The story of a historic Walloon Lake home with a cloistered kitchen, and the homeowners and their Northern Michigan kitchen remodel dream team who rescued it.

Like a vintage gem, the house designed around a series of octagons (think Monticello) had nestled onto a hill overlooking aquamarine-colored Walloon Lake since 1941. Bedecked in striped-red awnings, the home had been a landmark on the lake for decades when a 16-year-old girl boating by with a friend pointed it out and told her friend, “I’m going to live there someday.”

Flash forward some years later and the girl, now married, was boating with her husband and he pointed to the house and said: “That’s always been my favorite house. And it was once owned by one of my dad’s good friends who passed away years ago.”

No doubt, the young couple shared a sophisticated eye for architecture. As they were to learn, the home had been designed by Charles Noble who had made a prestigious name for himself designing Art Deco buildings in Detroit among them the once-grand Lee Plaza Hotel and the still hopping Elwood Grill.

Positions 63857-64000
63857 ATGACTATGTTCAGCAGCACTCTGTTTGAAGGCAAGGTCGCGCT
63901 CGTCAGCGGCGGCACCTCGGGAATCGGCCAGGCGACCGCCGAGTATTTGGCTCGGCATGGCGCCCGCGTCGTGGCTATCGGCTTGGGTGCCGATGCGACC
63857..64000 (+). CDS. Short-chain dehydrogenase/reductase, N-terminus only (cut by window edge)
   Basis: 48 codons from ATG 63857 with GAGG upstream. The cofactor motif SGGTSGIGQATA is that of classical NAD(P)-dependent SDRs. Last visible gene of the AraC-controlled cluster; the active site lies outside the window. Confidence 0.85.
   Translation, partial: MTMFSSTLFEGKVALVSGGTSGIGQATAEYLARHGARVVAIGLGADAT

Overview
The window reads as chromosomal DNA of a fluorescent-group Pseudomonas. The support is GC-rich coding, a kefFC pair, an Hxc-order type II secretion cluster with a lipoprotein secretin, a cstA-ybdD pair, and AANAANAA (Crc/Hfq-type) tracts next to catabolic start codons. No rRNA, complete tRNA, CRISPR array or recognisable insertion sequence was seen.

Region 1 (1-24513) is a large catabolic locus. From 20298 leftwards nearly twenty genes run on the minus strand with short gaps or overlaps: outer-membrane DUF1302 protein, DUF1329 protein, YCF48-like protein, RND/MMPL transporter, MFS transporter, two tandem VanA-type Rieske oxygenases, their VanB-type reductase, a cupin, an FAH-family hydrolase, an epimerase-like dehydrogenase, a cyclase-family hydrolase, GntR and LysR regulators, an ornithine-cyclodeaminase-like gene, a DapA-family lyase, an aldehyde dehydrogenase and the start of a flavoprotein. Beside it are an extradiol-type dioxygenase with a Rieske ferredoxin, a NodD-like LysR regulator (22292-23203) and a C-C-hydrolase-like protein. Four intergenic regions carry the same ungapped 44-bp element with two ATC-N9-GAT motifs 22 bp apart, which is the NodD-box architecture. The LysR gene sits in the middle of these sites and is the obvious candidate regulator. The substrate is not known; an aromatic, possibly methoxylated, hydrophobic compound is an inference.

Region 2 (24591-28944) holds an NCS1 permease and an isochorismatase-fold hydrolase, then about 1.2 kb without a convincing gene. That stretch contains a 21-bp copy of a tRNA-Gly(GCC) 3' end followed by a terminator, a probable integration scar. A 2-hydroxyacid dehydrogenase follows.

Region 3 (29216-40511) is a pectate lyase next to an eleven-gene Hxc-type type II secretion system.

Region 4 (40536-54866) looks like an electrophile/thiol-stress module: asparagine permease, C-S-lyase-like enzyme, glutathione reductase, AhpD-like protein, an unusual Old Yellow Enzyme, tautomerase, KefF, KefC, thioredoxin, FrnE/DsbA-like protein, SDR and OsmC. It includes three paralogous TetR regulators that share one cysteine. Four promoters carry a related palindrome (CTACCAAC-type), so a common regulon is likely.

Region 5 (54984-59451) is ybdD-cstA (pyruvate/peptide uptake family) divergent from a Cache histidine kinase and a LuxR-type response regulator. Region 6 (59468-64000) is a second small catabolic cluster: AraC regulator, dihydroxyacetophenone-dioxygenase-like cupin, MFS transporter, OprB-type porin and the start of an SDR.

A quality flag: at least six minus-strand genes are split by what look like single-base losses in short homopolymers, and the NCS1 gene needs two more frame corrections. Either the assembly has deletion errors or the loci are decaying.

By then, the home had been vacant for a number of years so the young couple decided to look into purchasing it. It turns out the family members who had inherited were hoping to find a buyer who would treasure it the way their family had. Done deal.

That was twenty-two years ago. “Everyone thought that we would tear it down,” the homeowner says. But, of course, that was out of the question. “It is a love affair house,” she adds.

Photo by James Yochum Photography

Photo by James Yochum Photography

Over the years the couple chipped away at all the needed repairs—wiring, a new furnace, a roof—on the old home, while slowly renovating it to feed the needs of their growing family. They’d even attempted a kitchen updated some years back but, “it was a nightmare,” the homeowner recalls. “Things came in the wrong size and upside down …”

And so, the kitchen remained small and, for-the-most part, outdated (including a servant’s bell in an adjoining butler’s pantry that had become a bit of a family joke.) But worst of all, it had no lake view—a load-bearing wall cloistered it from the inspirational Walloon Lake view found through the family room windows and screened-in porch just on the other side. Previous contractors had told the couple the wall could never be removed because of the complicated ceiling system based around those octagonal shapes.

The Northern Michigan Home & Kitchen Remodel Dream Team